Seasonal variations in water parameter and heavy metal concentrations are presented in Table 2 in reference to the permissible limits of water parameter and heavy metal concentrations (mg/l): pH 7–8.5, COD ≤ 10, D.O ≥ 5, alkalinity 20–150, NH3 ≤ 0.5, Cd ≤ 0.003, Cu ≤ 1, Pb ≤ 0.5, and Zn ≤ 2 (Egyptian Environmental Law 48-decision 92, 2013). pH did not vary noticeably between summer, spring, and autumn, but is higher in winter (8.03). A detectable elevation in chemical oxygen demand (COD) was recorded in summer (80 mg/l). Autumn showed the highest nitrite (NO2) concentration (1.2 mg/l) compared with other seasons. Ammonia exceeded the permissible limits in all seasons, in summer (4.8 mg/l), spring (3.6 mg/l), autumn (3.2 mg/l), and winter (1.1 mg/l). The pattern of alkalinity and total hardness in different seasons was in decreasing order as follow: autumn > summer > spring > winter. The highest value of dissolved oxygen (DO) was recorded in winter (5.05 mg/l), and the lowest value recorded in summer (4.3 mg/l). The maximum values of total kjeldahl nitrogen were recorded in summer (15.7 mg/l). All heavy metal concentrations in water were under permissible limits.
Heavy metals in muscle tissues
As shown in Table 3, the results revealed that the highest levels of Zn were recorded in autumn (50 μg/g) that exceeded the permissible limits and the least levels were recorded in summer (10.7 μg/g). Cd showed extremely low levels (˂ 0.05 μg/g) across the four seasons. The highest levels of Pb and Cu were recorded in autumn followed by winter and spring (1.8, 1.2, and 1.15 μg/g, respectively). Pb levels were above the permissible limits (except for summer) while Cu levels were below limits across the four seasons.
Heavy metals in liver tissues
As shown in Table 4, Zn showed low levels across seasons except for autumn, where the levels (60.1 μg/g) exceeded permissible limits. It was noticeably that Pb levels exceeded permissible limits across seasons (except for summer), where the highest levels for Pb were recorded in autumn (2.1 μg/g) followed by spring and winter (1.2 and 1.6 μg/g, respectively). Cu levels were markedly high and exceeded permissible limits in spring (68.8 μg/g) followed by winter (36.3 μg/g), while they were below limits in summer and autumn (15.8 and 28.6 μg/g). Cd showed extremely low levels, except in winter (5.6 μg/g) which exceeded permissible limits.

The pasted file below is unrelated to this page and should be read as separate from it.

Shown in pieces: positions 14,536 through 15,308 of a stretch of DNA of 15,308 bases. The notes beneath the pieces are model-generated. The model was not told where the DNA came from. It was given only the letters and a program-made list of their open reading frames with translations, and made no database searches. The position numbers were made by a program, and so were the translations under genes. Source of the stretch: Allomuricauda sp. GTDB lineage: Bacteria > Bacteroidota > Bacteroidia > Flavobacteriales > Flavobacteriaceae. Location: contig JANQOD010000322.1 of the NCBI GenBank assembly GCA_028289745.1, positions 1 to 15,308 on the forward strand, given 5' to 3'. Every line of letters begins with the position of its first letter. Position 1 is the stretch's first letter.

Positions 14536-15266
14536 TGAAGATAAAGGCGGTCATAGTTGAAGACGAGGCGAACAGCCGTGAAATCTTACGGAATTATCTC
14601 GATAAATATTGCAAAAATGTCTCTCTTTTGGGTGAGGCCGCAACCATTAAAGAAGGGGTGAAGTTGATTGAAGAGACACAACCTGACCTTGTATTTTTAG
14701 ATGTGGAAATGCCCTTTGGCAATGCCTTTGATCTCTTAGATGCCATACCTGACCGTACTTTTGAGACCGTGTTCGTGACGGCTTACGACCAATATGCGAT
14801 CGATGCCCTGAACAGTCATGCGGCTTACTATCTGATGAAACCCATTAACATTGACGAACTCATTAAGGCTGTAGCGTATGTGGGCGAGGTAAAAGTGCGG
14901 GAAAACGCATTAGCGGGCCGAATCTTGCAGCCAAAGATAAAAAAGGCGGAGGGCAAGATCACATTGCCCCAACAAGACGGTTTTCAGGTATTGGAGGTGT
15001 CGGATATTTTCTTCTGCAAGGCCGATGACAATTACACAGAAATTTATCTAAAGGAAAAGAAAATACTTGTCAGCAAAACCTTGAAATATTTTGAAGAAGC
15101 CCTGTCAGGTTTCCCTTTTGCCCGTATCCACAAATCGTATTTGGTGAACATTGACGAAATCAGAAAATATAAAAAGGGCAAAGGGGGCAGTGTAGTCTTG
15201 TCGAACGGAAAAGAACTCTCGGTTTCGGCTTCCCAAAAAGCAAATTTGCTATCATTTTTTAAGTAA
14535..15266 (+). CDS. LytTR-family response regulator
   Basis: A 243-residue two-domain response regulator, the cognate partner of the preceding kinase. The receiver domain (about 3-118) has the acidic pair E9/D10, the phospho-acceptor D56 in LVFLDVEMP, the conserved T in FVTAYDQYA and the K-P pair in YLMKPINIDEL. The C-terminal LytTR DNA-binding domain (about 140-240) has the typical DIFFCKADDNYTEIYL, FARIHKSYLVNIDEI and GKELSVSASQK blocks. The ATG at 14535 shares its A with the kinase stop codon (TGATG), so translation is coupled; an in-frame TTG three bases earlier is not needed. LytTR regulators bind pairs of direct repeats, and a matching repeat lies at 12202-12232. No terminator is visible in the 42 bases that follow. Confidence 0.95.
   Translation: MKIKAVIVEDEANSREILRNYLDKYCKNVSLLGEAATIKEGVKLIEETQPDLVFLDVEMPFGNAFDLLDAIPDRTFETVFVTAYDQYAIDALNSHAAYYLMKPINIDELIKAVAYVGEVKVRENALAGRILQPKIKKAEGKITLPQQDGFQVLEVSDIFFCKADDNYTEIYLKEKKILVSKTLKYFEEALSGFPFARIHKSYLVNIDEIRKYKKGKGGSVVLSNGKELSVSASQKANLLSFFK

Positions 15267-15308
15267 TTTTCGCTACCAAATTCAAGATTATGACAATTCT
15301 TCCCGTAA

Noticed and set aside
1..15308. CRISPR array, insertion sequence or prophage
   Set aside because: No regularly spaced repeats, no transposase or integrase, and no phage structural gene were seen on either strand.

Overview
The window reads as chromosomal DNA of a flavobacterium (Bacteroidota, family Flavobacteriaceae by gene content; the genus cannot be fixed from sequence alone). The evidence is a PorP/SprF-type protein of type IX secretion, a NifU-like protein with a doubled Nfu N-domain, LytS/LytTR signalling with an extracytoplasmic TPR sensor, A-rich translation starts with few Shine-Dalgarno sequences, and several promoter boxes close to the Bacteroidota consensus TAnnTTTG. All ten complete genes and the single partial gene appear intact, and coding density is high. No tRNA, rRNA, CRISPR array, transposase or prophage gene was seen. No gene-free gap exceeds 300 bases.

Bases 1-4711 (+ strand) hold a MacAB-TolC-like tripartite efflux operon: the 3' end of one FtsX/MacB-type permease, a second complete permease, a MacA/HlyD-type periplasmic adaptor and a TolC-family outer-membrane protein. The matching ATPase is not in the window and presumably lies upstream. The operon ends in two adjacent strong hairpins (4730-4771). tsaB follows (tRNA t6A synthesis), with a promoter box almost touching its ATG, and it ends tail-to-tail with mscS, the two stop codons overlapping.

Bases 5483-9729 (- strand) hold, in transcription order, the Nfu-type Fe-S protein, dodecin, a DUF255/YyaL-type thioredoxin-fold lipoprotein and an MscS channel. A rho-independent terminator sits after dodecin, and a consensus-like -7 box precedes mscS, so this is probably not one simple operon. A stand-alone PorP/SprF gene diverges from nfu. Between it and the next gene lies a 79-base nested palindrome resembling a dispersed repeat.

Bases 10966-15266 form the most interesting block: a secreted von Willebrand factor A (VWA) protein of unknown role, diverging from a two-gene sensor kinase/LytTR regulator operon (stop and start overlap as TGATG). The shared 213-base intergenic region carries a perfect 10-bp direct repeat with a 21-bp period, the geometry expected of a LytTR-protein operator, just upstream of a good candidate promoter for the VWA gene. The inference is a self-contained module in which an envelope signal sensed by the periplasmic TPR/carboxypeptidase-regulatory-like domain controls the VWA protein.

MPI in liver and muscle tissue
As revealed in Fig. 1, the highest metal pollution index (MPI) in the liver was that for fishes collected in winter and in muscle were in autumn, while the least MPI in both tissues was that for fishes collected in summer. On the other hand, MPI in liver tissue was greatly higher than MPI in muscle.
MT expression levels in the liver
The mRNA expression levels of MT gene relative to the β-actin gene were shown in Fig. 2, where the melting curves showed single and sharp peaks confirming the specificity of the primers and accuracy of results. The results from the Pearson correlation (Table 5) displayed a significant positive correlations (p < 0.05) for MT-Cu and MT-Pb, but exceptional for MT-Zn.
Real-time PCR results (Fig. 3) also showed that liver tissue of Oreochromis niloticus displayed a significant increase (p ˂ 0.05) in MT expression levels during all seasons, except summer. The highest MT mRNA levels were recorded in spring and winter followed by autumn. Meanwhile, liver tissue of fish collected in summer showed the least MT mRNA levels.
According to the results, heavy metals in water of fish culture were found to be below detection limits. In addition, in all seasons, the pH of the water was measured to be slightly alkaline which is considered as unfavorable conditions for the solubility of metals so, it was not expected to find metals in water samples, while the heavy metals were deposited in the sediments and accumulated in fishes (Ayas et al. 2007). Also, concerning this aspect, He et al. 2012 found that the alkaline environment favors heavy metal accumulation in sediment. Water concentration of ammonia exceeds the permissible limits, and this may be attributed to the use of agricultural drainage water. In addition, the elevation of toxic unionized ammonia could explain the elevation of toxic nitrite, which is recorded in this study.